It is an entering into the banquet of the Eucharist – the breaking of the bread and the drinking of the wine — a reminder of the promise: “I will be with you until the end of time,” an eternal covenant. And so we gather the intentions of our heart, bringing our whole being to the Lord through the inspiration of the Holy Spirit, celebrate that we are temples of Holy Spirit, made in the image and likeness of God. This is a powerful affirmation: “abide in the dwelling place of the Lord, WHICH WE ARE.”

Faith is itself a gift from God. We awaken our faith in God, who is always present and waiting for us to come to prayer. We let our masks fall – the false self, the homemade self we have acquired throughout the years by our disproportionate need for security, affection and control. We turn not only our minds but our heart, our desire and passion, back to the Lord for 20 minutes, to a Lord that loves us and will always love us, just as we are. I am reminded of the theological principles #4 and #5 of Contemplative Outreach on page two of this newsletter.

In Centering Prayer, we let go of our thoughts, feelings, commentaries, body sensations — we let everything come and we let everything go during the prayer. No resistance, no clinging. We hand everything over to God to receive the gift of a “two-armed embrace”— the arm of purification from our attachments and attitudes and the arm of transformation which calls forth a new creation rising from our depth — Christ in us.

You may wish to re-read the excerpt above in the spirit of Lectio Divina and allow the words to wash over you and penetrate each cell of your being and perhaps spend some time resting in the Word. May blessings be upon you.



May 25, Feast of the Ascension

To say, “I believe in Jesus Christ…who ascended into heaven” is to say, “I believe in the mystical dimension of life….”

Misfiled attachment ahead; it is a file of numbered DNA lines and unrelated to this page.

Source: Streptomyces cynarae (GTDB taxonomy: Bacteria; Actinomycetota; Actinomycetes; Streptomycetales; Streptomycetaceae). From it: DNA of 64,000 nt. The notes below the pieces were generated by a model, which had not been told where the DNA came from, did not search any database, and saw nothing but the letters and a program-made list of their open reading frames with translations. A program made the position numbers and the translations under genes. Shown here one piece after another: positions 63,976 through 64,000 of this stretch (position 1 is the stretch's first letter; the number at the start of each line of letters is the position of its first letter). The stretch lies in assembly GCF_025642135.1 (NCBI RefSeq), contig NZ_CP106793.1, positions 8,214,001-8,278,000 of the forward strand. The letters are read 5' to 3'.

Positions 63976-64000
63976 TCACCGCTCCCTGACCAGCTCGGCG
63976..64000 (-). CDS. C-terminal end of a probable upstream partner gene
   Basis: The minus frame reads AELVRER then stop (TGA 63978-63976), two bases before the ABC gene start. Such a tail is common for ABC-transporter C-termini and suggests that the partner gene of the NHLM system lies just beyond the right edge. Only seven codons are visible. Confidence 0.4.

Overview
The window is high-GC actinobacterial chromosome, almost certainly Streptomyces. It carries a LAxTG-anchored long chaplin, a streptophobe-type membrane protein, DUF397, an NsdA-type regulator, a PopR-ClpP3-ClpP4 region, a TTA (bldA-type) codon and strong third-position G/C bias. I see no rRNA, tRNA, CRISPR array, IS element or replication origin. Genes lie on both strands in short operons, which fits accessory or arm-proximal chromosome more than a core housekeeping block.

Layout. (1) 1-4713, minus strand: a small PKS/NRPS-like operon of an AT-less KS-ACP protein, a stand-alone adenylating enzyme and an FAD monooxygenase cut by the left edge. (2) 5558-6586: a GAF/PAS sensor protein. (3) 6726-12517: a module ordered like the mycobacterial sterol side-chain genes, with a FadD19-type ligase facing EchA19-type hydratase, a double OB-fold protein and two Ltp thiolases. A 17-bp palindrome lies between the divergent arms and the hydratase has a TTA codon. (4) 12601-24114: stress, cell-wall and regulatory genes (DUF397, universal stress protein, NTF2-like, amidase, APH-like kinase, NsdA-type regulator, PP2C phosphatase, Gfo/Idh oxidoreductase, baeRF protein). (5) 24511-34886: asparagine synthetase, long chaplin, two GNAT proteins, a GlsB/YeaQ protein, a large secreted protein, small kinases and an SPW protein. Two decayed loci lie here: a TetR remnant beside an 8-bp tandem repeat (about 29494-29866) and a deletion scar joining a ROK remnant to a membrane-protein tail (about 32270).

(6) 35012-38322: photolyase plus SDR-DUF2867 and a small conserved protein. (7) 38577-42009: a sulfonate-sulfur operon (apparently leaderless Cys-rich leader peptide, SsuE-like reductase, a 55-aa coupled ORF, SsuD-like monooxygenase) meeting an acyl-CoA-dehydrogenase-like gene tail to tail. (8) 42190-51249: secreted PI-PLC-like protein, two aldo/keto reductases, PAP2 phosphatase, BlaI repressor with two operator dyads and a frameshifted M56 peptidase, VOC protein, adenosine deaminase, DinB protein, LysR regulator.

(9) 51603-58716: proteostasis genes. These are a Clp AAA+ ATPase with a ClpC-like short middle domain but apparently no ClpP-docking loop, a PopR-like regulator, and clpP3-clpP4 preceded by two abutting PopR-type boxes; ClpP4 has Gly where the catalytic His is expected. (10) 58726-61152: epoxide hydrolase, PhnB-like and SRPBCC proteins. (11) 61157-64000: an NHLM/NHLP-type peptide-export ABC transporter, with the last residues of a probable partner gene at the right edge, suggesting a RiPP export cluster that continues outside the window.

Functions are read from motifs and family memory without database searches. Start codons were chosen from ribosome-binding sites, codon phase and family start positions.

Awareness, the first mark of the contemplative, brings us face to face with the holiness of life. Dualism with all its separation of spirit and matter, heaven and earth, reason and feeling, light and dark, lies to us about the nature of creation. Life is not two substances—one spirit, one matter, one good, one evil—joined together on the tether of a fragile human breath. Life is two dimensions of one creation, integrated and brimming with the Divine in one another: “See these hands, look at these feet, touch these wounds,” the Risen Christ says and yet manifests all of them now in a new dimension, the magnitude of which “eye hath not seen nor ear heard.” And yet some have.

To the contemplative, the entire world is sacramental. Everything speaks of God. Everything unveils God to us. The true contemplative is a naturalist, a lover of life, a respecter of persons, a diviner of the tangible who sees behind the masks of creation to the Creator.

Dailiness is the stuff of contemplation. The contemplative does not go looking for stardust in which to discover God. The contemplative sees God in the clay of the day. Here in the struggles of marriage and unemployment, of dissension and jealousies, of rejection and the broken shards of trust, the contemplative sees the Jesus who showed the way beyond the crucifixion to the Ascension, beyond suffering to the glory of wholeness.

Jesus came to be among us. Jesus walked the earth and blessed it. Jesus lived the life of the living and grew in “wisdom, age, and grace” here. But Jesus raised our eyes above and beyond the narrow limits of our paltry little lives, showed us other horizons, gives us a world beyond our ourselves. In the end, out of the dregs of the worst the world has to offer, the Creed lifts our eyes and our souls to the vision that transcends the pedestrian—He ascended into Heaven. The Creed brings us face to face with the mystical and reminds us to abide there all the while we walk the streets of the world.